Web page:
Motorcycle air bags part of safe-biking trend

August 10, 2009

Motorcycle air bags part of safe-biking trend

Critics wonder effectiveness and ability of device to help save on insurance

 updated 8:32 p.m. ET, Thurs., Sept . 14, 2006

(excerpt) MARYSVILLE, Ohio – Jeaneen Parsons’ husband steered their motorcycle to the ground seven years ago to avoid hitting a passenger whose cycle went down on a twisting mountain road in Kentucky.

The couple emerged from the accident with a few road burns and frazzled nerves. The passenger’s leg was shattered.

Marifran Mattson lost part of her left leg when the motorcycle she was on was struck by a semitrailer in 2004 near Crawfordsville, Ind.

Pittsburgh Steelers quarterback Ben Roethlisberger was seriously injured June 12 when a car turned into the path of his motorcycle June 12. Roethlisberger, who wasn’t wearing a helmet, suffered a concussion, broken nose and jaw and damaged teeth.

As cyclist injuries and deaths increase, motorcycle makers are installing more safety features — making greater use of antilock brakes and adding air bags while stressing safe-rider education and use of helmets.

Some people wonder how effective air bags will be, how much of a market exists, and how much they would save cycle owners on insurance.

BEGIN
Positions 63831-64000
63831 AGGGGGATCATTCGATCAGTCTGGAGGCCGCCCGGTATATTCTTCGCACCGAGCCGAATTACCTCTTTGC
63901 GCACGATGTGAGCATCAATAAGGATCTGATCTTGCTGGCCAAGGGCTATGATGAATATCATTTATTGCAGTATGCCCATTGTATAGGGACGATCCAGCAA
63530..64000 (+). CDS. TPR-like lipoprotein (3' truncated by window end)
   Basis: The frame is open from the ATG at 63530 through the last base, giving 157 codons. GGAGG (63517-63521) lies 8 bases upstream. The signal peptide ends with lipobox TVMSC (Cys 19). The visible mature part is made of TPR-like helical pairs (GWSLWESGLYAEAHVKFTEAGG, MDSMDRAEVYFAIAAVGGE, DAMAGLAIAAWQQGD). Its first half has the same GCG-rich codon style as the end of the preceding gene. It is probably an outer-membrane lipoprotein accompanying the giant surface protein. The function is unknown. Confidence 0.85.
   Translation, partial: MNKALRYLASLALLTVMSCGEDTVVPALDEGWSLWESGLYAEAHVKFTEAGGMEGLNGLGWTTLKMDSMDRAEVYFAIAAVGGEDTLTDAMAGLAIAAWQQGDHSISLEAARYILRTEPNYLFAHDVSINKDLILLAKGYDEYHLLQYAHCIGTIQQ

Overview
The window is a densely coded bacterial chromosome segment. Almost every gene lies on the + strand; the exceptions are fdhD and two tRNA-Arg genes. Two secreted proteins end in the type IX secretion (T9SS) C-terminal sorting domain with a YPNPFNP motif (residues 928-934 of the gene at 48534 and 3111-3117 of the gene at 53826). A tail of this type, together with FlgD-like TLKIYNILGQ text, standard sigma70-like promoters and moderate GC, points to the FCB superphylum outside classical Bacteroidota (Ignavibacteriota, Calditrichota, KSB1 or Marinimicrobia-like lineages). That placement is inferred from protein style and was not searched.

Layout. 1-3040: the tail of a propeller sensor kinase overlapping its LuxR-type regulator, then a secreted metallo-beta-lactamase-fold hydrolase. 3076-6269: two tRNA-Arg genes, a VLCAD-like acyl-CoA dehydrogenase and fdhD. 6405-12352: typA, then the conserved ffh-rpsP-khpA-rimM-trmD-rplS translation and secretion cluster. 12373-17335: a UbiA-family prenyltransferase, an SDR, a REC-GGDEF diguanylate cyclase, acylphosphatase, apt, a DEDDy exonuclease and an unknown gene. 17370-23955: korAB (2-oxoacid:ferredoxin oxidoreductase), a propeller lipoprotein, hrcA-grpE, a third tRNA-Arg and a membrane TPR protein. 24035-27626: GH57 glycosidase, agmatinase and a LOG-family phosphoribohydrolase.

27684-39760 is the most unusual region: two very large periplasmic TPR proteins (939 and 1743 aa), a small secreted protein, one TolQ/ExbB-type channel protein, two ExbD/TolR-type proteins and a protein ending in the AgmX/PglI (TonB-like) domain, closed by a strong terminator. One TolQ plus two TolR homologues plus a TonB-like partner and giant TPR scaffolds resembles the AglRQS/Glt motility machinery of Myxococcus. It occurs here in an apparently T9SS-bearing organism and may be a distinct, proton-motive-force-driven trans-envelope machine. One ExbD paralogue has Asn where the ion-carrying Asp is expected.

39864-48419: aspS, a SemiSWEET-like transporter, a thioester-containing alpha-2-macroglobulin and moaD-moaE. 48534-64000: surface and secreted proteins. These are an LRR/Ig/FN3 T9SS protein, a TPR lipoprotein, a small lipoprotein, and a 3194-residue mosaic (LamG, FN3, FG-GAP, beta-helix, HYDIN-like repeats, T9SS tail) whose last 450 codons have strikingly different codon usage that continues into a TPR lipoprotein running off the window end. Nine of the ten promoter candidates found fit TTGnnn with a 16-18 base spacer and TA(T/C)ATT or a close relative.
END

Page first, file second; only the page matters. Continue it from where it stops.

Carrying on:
Honda Motor Co. added air bags in June to its fully loaded Gold Wing, an 860-pound touring bike designed for distance driving in comfort and made near this central Ohio city.

Yamaha Motor Corp., with U.S. headquarters in Cypress, Calif., is developing an air bag system and is using a scooter with air bags for research in Japan, according to the company’s Web site.

“The motorcycle manufacturers are engaging in a lot of R&D in the area of — some would call it safety, some would call it risk management,” said Tom Lindsay, spokesman for the Pickerington, Ohio-based American Motorcyclist Association. “It’s part of a trend.”

The motorcycle industry posted $7.6 billion in sales of 725,000 on-highway bikes in 2004, up from about $4.7 billion and 471,000 bikes sold four years earlier.

Motorcycles accounted for 2 percent of all registered vehicles in 2004 but made up 9.4 percent of all highway deaths, nearly double the 5 percent in 1997, according to government statistics.

Honda’s air bag system consists of crash sensors attached to the front fork of the motorcycle. The sensors detect rapid deceleration and send the information to a small on-board computer, which determines whether a crash is occurring.

The computer sends a signal to an inflator, which releases nitrogen gas to deploy the air bag, packed into a dashboard-like module in front of the driver. The process takes a fraction of a second.

The system is designed to keep the driver’s body from hitting whatever the motorcycle hit and reduce the chances of the driver being thrown over the handlebars. It is not designed to protect from side or rear impacts or to protect passengers.

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